Date of Award
Doctor of Philosophy (PhD)
This study examined and evaluated exit signs and related flashing way-finding technology (Linear Strobe™ L-100). The research determined exit sign performance and an observer’s preference in two phases. The photometric phase measured and recorded luminance and luminance contrast levels for exit signs (red LED, green LED, blue LED, photoluminescent or PLM, and flashing way-finding at a distance of 100 feet using a photometer across four combined conditions of ambient lighting and obscurity (#1 lights on-no smoke, #2 lights on-smoke, #3 lights off-no smoke, and #4 lights off-smoke). The photometric phase results determined the red and green font had the highest luminance overall and the highest luminance contrast for the green font and flashing. The flashing technology had the lowest luminance levels overall but had the highest luminance contrast when smoke was present (conditions 2 and 4). Observers determined their individual preferences under the same four conditions as the photometric phase and their overall preference regardless of condition. A significant difference was reported for the flashing technology for conditions 2, and 4 and red font for condition 1 (p = .000). Thus, flashing way-finding performed better with smoke. Regardless of condition, 72% of males and 54% of females preferred flashing resulting in 63% of all observers preferring the flashing technology overall. Consideration of these results indicated greater luminance levels did not equilibrate to better visibility or overall preference. Flashing was preferred under the conditions with smoke where luminance contrast was highest. Qualitatively, the flashing technology appears to be enhanced by the smoke concentrations where the traditional exit sign was obscured. This study is important given no research to date has been performed with the Linear Strobe™ as compared to existing exit signs. Exit sign “readability” criterion could become obsolete as the flashing outline of the door is easily perceived as an exit below the smoke layer. This technology should be studied further and considered as a more universal design for children, elderly, color-blind, and prescriptive eye wear users than the traditionally worded “EXIT” sign.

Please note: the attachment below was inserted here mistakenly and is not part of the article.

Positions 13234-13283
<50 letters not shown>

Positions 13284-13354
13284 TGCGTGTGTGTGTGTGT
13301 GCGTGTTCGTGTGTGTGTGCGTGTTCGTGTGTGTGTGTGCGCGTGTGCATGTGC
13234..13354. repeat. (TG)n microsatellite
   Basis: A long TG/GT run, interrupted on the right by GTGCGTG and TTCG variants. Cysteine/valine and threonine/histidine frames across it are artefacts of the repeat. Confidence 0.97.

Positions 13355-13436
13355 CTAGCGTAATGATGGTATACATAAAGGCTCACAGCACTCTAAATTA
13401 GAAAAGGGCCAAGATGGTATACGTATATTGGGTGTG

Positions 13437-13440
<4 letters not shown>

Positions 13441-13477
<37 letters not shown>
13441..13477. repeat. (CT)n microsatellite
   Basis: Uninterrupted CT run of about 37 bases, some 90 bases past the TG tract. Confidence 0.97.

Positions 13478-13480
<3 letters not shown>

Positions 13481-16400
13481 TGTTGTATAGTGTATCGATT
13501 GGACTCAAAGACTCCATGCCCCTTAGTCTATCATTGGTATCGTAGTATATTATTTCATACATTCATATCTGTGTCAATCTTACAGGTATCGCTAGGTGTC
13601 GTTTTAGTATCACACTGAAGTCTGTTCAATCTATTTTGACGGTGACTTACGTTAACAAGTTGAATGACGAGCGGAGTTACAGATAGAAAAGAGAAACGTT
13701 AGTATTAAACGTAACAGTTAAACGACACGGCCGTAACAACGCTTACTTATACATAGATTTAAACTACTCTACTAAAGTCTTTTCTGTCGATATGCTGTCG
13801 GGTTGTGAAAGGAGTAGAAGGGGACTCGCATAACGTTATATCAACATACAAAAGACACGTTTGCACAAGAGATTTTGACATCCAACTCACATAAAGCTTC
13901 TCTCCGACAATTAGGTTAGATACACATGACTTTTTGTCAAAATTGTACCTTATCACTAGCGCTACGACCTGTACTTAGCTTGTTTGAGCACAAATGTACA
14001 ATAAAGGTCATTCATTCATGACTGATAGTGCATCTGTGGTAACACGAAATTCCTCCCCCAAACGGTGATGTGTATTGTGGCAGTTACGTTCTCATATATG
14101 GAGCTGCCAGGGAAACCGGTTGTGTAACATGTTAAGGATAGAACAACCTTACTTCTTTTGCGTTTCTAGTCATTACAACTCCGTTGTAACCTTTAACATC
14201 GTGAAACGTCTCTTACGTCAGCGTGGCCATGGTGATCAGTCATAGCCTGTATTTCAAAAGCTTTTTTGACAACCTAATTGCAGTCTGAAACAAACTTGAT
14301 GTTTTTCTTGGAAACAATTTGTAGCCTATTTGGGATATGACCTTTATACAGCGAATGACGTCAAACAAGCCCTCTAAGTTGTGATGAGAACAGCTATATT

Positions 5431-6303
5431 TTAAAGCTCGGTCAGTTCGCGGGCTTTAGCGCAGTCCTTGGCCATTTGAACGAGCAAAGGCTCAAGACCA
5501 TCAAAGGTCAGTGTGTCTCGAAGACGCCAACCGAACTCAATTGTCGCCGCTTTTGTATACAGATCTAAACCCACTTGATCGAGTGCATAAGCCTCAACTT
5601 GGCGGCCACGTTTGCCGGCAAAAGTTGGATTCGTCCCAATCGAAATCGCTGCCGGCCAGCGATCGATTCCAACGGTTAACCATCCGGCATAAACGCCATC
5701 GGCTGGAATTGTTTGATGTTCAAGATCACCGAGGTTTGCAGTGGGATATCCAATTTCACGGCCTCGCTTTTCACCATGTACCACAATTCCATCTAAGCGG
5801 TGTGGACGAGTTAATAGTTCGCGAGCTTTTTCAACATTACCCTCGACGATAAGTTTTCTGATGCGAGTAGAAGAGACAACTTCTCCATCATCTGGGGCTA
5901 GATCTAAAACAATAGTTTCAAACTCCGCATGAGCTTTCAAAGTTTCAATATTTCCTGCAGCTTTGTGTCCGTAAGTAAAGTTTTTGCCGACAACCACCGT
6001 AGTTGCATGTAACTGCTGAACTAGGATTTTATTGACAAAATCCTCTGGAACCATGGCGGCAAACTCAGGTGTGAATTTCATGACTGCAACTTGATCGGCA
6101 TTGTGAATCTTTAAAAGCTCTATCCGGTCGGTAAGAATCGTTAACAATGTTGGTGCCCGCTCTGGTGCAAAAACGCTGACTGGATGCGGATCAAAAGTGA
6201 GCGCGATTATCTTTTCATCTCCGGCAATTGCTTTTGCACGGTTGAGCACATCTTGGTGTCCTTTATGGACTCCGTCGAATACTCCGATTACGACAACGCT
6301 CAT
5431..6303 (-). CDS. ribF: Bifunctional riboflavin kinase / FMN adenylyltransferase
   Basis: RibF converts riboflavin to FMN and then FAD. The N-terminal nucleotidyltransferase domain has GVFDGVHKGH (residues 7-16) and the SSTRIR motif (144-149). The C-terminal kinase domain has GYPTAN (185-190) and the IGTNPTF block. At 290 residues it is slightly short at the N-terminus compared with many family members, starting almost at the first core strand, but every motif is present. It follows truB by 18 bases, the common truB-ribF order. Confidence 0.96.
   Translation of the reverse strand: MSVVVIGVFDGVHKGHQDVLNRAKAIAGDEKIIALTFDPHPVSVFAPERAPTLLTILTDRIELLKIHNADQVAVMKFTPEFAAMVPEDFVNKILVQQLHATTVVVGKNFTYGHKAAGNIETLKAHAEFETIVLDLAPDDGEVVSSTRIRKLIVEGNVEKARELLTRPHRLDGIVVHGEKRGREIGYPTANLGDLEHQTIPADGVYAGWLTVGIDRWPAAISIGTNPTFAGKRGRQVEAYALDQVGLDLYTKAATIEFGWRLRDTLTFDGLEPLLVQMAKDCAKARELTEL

Whitlock, Joseph, "A Photometric and Psychonomic Analysis of Exit Signs and Current Way-Finding Technology" (2018). Theses and Dissertations (All). 1670.
Available for download on Thursday, December 05, 2019